EDITORIAL: Voting records are public for good reason
Ignorance of the law is no excuse, and it appears thousands of Coloradans had no idea their voting records were public.
The transparency of voting rolls became a spectacle for the first time in Colorado after President Donald Trump recently requested all 50 states turn over voting records to assist his administration's investigation into potential voter fraud in the 2016 election. The investigation is on hold, pending a challenge in federal court.
It is odd when the winner of an election seeks to investigate the outcome. The call for open records seems more likely from the team that thinks "Russians interfered with our election." Nothing makes much sense these days.
Trump hopes to prove he won the meaningless "popular vote," which has no relevance in an electoral system designed to prevent the special interests of our most populous states from dictating national outcomes.
Trump's Presidential Advisory Commission on Election Integrity might be a needless distraction, but it represents the rationale for open records laws found in all 50 states. If voting records are automatically private, we lack the transparency to ensure against widespread fraud. If Russians hack our elections, we'll benefit from widespread public scrutiny of voting records.
Colorado Secretary of State Wayne Williams is sworn to uphold the law, in his role as secretary and separately as a lawyer. He is required to provide public records to anyone who wants them, without regard for motive.
If someone asks for public records, Williams has no decision to make. He either upholds the law or breaks the law.
That has not stopped Trump's opponents, and political opportunists, from demanding Williams refuse the president's request if the federal suit is resolved.
"We really need someone to stand up to this commission," said Jena Griswold, a Boulder County resident and former voting rights attorney for former President Barack Obama's campaign.
Just what we need. A secretary of state who would stand up against a request for open records. No thanks, Ms. Griswold. Respect for transparency laws protects us from corruption and fraud.
For those unfamiliar with Colorado's open records law, it requires the secretary of state to provide limited information about registered voters to anyone who asks. That includes: full name, residential address, party affiliation and date of affiliation, phone number (if provided by the voter), gender identity, birth year, and information about whether the individual has voted in prior elections.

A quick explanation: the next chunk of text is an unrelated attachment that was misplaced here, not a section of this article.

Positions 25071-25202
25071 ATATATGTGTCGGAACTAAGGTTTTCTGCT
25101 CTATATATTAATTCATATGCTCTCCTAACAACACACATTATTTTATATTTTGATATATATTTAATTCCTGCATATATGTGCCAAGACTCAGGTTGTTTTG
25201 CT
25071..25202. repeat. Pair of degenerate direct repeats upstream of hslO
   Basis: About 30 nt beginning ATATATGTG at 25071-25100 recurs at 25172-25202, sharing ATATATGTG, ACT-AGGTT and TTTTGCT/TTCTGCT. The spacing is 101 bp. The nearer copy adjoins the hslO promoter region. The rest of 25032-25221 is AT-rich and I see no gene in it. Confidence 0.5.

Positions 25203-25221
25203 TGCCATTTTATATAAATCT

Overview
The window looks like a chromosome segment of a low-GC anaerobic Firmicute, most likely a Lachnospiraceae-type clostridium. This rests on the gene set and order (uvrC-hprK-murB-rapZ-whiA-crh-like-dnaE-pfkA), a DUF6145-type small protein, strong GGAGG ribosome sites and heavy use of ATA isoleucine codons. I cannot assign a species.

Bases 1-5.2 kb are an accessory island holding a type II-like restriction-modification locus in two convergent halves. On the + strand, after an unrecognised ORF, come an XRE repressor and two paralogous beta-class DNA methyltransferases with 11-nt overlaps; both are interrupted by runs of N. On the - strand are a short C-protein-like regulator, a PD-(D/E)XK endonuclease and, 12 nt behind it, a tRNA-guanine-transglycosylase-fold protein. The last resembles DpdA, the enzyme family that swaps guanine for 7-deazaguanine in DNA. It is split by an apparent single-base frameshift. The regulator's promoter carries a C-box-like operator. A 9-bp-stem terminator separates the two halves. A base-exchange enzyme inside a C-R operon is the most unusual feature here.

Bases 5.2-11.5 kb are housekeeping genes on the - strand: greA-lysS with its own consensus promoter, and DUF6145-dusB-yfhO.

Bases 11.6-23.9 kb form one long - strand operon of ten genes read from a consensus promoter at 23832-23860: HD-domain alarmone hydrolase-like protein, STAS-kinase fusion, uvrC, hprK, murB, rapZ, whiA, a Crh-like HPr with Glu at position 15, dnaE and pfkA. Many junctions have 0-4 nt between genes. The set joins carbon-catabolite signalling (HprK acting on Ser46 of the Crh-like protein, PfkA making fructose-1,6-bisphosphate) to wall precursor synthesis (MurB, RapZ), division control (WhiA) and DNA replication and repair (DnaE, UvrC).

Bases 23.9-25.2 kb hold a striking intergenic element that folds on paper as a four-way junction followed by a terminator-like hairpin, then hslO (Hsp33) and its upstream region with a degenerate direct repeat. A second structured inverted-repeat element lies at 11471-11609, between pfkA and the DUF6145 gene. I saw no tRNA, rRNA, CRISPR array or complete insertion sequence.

Here's what's not open to the public: Social Security numbers, driver's license numbers, full dates of birth, and email addresses.
Though voting records reveal who voted in each election, voting choices are private. A Republican who voted for Hillary Clinton has no fear of a public records request revealing the decision.
Requests for voting records have been helpful. They have exposed candidates who seek our votes but have seldom or never voted. When politicians claim lifelong allegiance to a political party, voting records either uphold the claim or call it into question. In some out-of-state jurisdictions, we've seen vote tallies that exceed the number of registered voters. Public scrutiny keeps the system in check.
Since Trump requested records, nearly 4,000 Coloradans have objected by canceling their registrations. As the outrage mostly reflects concerns about Trump, we suspect the cancellations involve a high percentage of Democrats.
Cancellations are not necessary. Colorado residents uncomfortable with the public nature of voting have the option of requesting "confidential voter status," by simply claiming concern that an open record may cause criminal harassment or bodily harm. Forms are available at each county's clerk and recorder office for $5.
Trump's crusade to prove voter fraud seems like a baseless distraction from his more laudable goals of lowering taxes and regulations and otherwise enhancing freedom and prosperity. But the ability to scrutinize public records, and the events they represent, is no less American than the right to vote.
Secretary Williams deserves bipartisan appreciation, not derision, for respecting and upholding transparency laws. Those who would defy open records requests should have no place in public office.
The Gazette editorial board